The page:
John Ford weaves three "Judge Priest" stories together to form a good- natured exploration of honour and small-town politics in the South around the turn of the century. Judge William ... See full summary »
Three vignettes of old Irish country life, based on a series of short stories. In "The Majesty of the Law," a police officer must arrest a very old-fashioned, traditional fellow for assault... See full summary »
In 1918 France, Captain Flagg commands a disreputable company of Marines; his new top sergeant is his old friendly enemy, Quirt. The two men become rivals for the favors of fair innkeeper's daughter Charmaine, but the rivalry goes into reverse when Charmaine proves to be angling for a husband. When the company is ordered to the front, this comedy interlude gives way to the grim realities of war.Written by
Rod Crawford <email@example.com>
Jack Pennick was also in the 1926 version. See more »
Dan Dailey calls Jack Pennick by his real name. See more »
What about those three men who were supposed to go up to Le Mans to get the Croix de Guerre?
Oh, yeah. Yes, yes. All right, get 'em out of the guardhouse and have 'em take a bath and send 'em over with an MP escort.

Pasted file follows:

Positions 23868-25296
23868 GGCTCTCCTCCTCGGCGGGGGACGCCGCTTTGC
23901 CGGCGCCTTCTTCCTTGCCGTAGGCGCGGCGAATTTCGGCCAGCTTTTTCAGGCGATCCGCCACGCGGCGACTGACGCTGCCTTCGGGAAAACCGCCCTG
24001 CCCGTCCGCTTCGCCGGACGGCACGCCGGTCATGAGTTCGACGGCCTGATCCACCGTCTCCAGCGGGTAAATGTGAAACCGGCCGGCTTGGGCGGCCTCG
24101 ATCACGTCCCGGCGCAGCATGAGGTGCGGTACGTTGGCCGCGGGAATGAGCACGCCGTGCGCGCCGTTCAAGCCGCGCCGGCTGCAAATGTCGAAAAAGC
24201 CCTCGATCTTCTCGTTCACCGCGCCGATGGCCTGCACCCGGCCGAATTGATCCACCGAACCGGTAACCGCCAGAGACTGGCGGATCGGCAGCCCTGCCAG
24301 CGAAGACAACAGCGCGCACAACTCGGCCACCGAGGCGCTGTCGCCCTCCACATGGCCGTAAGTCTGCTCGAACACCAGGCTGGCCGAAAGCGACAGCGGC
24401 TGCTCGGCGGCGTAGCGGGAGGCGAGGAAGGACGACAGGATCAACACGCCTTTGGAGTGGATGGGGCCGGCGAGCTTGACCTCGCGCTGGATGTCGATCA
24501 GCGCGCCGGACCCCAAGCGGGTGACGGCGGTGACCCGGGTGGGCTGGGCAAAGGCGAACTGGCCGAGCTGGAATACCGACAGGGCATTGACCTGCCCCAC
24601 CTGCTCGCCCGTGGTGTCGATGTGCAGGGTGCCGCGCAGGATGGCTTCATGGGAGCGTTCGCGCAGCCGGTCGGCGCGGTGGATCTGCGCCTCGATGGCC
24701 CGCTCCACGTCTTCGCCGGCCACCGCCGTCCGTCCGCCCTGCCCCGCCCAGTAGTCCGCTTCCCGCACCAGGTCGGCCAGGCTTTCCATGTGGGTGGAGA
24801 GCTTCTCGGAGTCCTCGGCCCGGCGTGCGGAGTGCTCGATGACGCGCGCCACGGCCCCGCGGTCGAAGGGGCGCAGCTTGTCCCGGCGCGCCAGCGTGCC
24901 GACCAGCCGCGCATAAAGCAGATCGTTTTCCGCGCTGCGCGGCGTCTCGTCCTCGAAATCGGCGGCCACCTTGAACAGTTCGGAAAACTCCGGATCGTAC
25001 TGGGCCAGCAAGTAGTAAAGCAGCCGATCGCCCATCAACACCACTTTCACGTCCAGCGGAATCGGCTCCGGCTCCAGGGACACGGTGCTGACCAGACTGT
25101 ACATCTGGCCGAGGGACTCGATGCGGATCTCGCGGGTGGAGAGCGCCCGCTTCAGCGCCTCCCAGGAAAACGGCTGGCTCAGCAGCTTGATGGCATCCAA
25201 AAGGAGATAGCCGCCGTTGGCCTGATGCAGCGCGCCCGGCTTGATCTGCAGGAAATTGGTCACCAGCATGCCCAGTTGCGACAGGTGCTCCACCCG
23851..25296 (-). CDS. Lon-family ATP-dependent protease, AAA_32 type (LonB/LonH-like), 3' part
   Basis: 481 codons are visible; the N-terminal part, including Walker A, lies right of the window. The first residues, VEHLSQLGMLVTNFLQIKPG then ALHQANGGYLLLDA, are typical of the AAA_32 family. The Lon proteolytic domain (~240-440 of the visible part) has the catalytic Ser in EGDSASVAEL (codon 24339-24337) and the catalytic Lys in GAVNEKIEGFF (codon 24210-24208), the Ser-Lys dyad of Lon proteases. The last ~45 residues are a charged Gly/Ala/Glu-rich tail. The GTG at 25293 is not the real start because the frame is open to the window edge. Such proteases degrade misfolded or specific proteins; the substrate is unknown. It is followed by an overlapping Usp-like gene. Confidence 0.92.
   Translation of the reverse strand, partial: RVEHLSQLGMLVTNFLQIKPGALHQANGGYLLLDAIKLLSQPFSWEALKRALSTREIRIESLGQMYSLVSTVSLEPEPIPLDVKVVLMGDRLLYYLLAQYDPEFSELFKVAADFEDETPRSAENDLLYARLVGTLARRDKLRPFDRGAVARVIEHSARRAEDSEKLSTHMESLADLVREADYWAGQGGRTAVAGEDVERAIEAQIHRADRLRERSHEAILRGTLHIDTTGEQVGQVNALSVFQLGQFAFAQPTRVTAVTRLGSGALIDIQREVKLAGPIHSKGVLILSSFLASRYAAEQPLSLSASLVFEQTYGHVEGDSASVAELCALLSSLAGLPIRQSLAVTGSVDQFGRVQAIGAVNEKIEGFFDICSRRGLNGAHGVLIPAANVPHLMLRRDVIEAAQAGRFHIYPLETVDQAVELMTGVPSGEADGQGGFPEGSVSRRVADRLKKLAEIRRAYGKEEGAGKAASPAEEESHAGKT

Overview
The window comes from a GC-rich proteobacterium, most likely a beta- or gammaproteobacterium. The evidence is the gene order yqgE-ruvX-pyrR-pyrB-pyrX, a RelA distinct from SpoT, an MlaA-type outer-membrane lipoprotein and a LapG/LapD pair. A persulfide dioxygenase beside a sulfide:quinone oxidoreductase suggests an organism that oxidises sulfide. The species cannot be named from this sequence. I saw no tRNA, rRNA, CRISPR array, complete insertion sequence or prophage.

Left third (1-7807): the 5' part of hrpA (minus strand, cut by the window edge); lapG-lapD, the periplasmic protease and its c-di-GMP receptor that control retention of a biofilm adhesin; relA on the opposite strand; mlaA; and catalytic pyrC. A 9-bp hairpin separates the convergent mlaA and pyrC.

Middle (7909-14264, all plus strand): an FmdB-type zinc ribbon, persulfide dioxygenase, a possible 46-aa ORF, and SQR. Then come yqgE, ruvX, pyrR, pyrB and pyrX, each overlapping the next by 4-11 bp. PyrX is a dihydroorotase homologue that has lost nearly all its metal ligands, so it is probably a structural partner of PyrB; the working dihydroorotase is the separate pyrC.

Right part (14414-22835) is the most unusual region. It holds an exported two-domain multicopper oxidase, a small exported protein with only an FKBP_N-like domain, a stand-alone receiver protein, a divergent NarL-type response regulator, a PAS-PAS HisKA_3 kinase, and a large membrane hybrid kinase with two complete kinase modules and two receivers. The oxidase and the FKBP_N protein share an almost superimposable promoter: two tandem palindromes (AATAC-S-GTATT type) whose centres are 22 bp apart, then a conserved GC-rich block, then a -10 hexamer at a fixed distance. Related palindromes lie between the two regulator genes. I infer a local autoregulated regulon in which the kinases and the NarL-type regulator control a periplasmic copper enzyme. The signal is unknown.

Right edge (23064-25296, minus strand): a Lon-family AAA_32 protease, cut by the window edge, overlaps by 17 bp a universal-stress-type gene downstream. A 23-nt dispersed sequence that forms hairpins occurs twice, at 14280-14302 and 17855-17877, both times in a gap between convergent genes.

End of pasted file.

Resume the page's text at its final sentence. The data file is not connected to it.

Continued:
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So much has been said in the reviews to date that none of it bears repeating, but there are a couple of points one should be aware of before investing 1hr 45min into this movie. Though filmed in 1952, the style has the feel of a movie from the late 30's/early 40's with the slapstick violence, goofy foreigners, and hammy acting. I expect and tolerate these things from pre-WWII flicks, but is hard to take from something produced in the 1950's.
As far as the anti-war element goes, this version is more of a tragic story of war than a pacifist piece. No pacifist here, but if you are looking for this from What Price Glory you'll be disappointed.
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